The place we choose to live says a lot about personal character—the things we value, our personalities and hopes. My apartment building is located on, let’s say, a colorful street corner that offers a one-in-a-kind view of fabulous parking lots, abandoned buildings, converted loft buildings, and homeless people begging for change. I love it. It’s gritty, real—kind of like the Meatpacking District without the trannies. Anyone who knows me well knows that this is exactly where I would live, that I would choose to live here over some leafy, pretentious cul-de-sac any day.
Today I overheard this guy in the coffee shop talking about how he was looking at apartments in my building but he was just so turned off because “there are a lot of homeless people on the corner and I don’t want to deal with that.” I mean, first of all, it’s not like there are 10,000 homeless people collectively shitting on the sidewalk and running around with their shirts off. There are, at most, two to five homeless people ever working that corner at a time and it’s a busy intersection so you’re not in any real danger. And second, what a stupid, rich white people, piece of shit thing to say, right? Just because you have business cards, wear fancy suits and take Skype video chats with very important people, that doesn’t mean you’re any better than the homeless person on the corner asking for change.
Not wanting to “deal” with homeless people is just another way of discarding the discarded, and it’s an incredibly sheltered viewpoint. In my apartment building in Brooklyn, there was a dude who slept in the hallway sometimes. It was awkward, for sure, even annoying. But I never thought, Jesus, I have got to get away from these homeless people. And at my graduate school there was the “flower lady,” a friendly homeless woman who would talk with you briefly about life, what you were doing, when you were graduating, and at the end of it all she would ask you to buy a flower. Perfectly harmless.
I’ve never had any problems with the Homeless Ones on my block. One of them even tells me how much he likes my many and various looks, and some of the homeless people on that corner are young and HOT, which is always a shame. If you would just bathe and shave I would absolutely sleep with you.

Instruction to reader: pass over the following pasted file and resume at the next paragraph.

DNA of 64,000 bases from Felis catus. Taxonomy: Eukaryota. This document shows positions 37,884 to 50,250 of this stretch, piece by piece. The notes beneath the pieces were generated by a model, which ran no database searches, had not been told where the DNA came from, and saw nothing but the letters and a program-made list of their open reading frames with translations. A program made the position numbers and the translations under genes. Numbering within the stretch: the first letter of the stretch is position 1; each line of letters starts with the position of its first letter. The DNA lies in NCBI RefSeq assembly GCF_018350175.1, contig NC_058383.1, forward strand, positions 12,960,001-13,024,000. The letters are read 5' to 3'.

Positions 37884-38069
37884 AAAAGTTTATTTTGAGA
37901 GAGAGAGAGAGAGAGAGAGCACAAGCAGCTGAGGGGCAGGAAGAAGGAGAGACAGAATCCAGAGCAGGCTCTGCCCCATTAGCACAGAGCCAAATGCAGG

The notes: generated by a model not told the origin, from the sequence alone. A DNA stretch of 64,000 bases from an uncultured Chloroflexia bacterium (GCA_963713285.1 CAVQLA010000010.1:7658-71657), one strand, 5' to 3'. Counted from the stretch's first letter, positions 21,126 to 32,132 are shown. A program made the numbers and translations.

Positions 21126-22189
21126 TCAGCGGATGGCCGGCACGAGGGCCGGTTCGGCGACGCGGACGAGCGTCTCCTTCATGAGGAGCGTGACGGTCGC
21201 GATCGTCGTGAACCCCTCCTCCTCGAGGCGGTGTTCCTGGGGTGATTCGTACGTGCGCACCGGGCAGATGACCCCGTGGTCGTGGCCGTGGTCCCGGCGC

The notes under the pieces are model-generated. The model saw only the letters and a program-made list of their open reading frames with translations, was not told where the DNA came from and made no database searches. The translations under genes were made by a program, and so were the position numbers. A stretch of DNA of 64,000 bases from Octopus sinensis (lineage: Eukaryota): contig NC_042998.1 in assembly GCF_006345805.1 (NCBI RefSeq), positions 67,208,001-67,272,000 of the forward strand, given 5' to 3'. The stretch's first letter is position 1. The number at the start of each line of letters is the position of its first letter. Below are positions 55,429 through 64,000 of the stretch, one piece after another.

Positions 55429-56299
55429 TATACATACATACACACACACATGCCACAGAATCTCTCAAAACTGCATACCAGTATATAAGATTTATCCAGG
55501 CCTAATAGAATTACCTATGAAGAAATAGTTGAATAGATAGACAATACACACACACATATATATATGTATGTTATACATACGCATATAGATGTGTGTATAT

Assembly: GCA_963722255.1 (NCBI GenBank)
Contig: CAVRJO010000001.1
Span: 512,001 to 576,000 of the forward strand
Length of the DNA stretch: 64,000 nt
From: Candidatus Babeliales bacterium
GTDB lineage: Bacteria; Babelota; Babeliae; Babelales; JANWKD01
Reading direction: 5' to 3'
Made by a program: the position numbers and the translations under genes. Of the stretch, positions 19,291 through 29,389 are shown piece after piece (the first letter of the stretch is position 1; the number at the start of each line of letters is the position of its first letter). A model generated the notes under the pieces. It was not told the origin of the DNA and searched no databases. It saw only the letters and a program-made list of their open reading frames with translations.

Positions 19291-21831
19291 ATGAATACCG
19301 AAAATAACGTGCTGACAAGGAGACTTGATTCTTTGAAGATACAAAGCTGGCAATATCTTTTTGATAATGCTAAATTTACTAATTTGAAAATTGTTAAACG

I get that people are uncomfortable with the unfamiliar, and I understand that some people just can’t confront the reality that there are people in the world who don’t have stuff and, moreover, who have other problems. But homeless people are still people. They’re just like the rest of us, and who’s to say that at some point in any of our lives that we won’t be forced to adopt culturally embarrassing positions or need help?
If you live in a plush sub-division, you’ve already joined the ranks of a particular socio-economic class, a place where everyone around you has money. A place where everyone around you goes to college and gets a car at like 16 and has an allowance. A class where the grass is always green and the PTA moms bake actual brownies. But that’s not how everyone lives, and how dare we make a judgment on another person for their life situation.
Homeless people have been fired, evicted, and squeezed out of the center, which is why they are a feature of gentrifying neighborhoods. We don’t need to give every homeless person we see a $20 bill, or become BFFs with them; but there’s no reason for fear.
Yes, there are many homeless people out there who have drug problems, who have a criminal record, or who are otherwise completely bat fucking shit crazy. But that could be you one day.
—Follow Madison Moore on Twitter: @popgazm